Finally, months after Mayor Sam Adams "laid down a marker" in his State of the City Speech (as Nick Fish put it this afternoon), the Portland City Council unanimously approved the creation of a new Office of Equity and Human Rights.
"There is no more important use of taxpayers' money than making sure that everyone has access to good jobs, that everyone has access to city services," Fritz declared.
It was a good time. Until, that is, Commissioner Dan Saltzman decided to land at least one good shot, reminding everyone that the celebration might be a bit premature. Noting the $1.1 million office budget this year, a one-time expense, he gave a warning: No action, no funding next year.
"$1.1 million can buy a lot of swimming pool hours, a lot of mental health crisis workers. I'll be watching very closely. If the Office of Equity and Human Rights does nothing more than brown bags and diversity dialogues... then you will not have achieved success. You need to achieve tangible practices, things city employees and city supervisors can get. I will not be supporting $1.1 million in ongoing funds if you fail. But if you succeed, and i hope you do, we will all be better off."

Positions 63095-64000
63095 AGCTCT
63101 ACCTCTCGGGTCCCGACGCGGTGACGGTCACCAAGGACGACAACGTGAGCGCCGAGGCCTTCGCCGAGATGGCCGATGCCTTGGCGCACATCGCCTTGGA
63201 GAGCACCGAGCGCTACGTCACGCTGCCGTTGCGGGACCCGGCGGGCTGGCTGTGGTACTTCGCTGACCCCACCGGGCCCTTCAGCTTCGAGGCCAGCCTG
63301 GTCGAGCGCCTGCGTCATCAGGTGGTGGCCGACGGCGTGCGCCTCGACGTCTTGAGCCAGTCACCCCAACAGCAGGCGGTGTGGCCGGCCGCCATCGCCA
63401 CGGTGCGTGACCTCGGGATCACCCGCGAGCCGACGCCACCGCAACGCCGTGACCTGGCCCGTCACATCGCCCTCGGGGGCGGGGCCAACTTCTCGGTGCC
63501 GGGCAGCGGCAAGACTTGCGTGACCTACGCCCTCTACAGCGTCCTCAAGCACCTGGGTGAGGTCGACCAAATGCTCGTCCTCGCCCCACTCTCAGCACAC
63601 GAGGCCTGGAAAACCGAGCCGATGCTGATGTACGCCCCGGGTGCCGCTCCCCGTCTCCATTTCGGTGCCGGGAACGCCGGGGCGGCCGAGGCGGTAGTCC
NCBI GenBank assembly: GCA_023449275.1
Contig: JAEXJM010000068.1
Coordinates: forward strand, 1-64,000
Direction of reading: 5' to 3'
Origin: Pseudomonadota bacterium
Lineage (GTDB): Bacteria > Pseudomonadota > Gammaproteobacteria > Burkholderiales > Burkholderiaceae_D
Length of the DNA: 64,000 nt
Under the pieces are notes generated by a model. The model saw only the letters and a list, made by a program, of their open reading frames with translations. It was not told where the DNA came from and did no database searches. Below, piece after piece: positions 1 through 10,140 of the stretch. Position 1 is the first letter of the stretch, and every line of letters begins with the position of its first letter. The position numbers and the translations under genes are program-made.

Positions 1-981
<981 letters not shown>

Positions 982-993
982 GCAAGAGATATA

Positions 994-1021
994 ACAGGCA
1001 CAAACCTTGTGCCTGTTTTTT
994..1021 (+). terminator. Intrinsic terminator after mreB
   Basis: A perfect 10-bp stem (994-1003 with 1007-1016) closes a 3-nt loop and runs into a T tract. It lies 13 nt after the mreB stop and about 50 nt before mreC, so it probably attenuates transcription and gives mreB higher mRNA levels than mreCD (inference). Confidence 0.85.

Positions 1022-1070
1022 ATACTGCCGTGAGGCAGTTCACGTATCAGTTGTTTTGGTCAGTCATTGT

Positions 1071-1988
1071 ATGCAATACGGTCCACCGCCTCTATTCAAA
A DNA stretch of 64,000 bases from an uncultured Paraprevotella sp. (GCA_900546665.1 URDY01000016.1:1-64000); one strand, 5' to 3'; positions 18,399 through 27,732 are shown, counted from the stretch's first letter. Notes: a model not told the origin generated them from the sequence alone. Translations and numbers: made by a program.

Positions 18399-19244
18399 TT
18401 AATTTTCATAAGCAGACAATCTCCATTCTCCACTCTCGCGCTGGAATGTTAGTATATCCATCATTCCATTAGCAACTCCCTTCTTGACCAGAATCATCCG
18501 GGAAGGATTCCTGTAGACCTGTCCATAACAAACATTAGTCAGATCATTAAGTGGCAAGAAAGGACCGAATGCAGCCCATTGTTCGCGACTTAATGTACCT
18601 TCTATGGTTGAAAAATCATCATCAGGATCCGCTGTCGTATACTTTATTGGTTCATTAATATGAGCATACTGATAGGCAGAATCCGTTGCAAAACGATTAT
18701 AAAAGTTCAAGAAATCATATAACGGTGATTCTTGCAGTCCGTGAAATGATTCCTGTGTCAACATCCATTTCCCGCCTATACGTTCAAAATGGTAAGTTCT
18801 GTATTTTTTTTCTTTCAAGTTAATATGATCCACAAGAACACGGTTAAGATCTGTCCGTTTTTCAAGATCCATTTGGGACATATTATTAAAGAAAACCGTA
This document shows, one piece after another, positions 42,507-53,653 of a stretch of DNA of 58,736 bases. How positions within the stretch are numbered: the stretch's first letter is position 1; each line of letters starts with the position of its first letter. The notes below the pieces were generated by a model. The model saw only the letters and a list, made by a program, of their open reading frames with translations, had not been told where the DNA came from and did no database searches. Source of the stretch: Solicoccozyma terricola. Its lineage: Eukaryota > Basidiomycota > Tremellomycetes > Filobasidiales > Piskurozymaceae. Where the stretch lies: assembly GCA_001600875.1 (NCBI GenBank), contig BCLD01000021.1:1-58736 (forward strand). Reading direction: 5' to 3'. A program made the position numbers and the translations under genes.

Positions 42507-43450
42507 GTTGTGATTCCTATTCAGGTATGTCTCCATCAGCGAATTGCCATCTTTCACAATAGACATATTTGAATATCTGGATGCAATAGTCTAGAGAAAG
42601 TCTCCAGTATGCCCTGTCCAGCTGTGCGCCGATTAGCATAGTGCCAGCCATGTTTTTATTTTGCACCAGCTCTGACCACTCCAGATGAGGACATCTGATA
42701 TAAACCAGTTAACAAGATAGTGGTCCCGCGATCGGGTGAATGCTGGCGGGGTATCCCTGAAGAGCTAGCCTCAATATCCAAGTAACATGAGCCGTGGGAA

There may yet be bumps. Some advocates speaking today still say the city has yet to summon the courage to tackle racial inequities. "My hope is that once the office of equity exists, it won't take us three years to figure out how people of color are included," said Jo Ann Hardesty, the ex-state legislator formerly known as Jo Ann Bowman.
And not everyone thinks $1.1 million is enough. Said Sharon Gary Smith, director of outreach group McKenzie River Gathering: "I want multi-millions of my money spent to ensure everyone my city has access to equality and opportunity."
We'll see next year if Fritz and Adams' colleagues share that sentiment.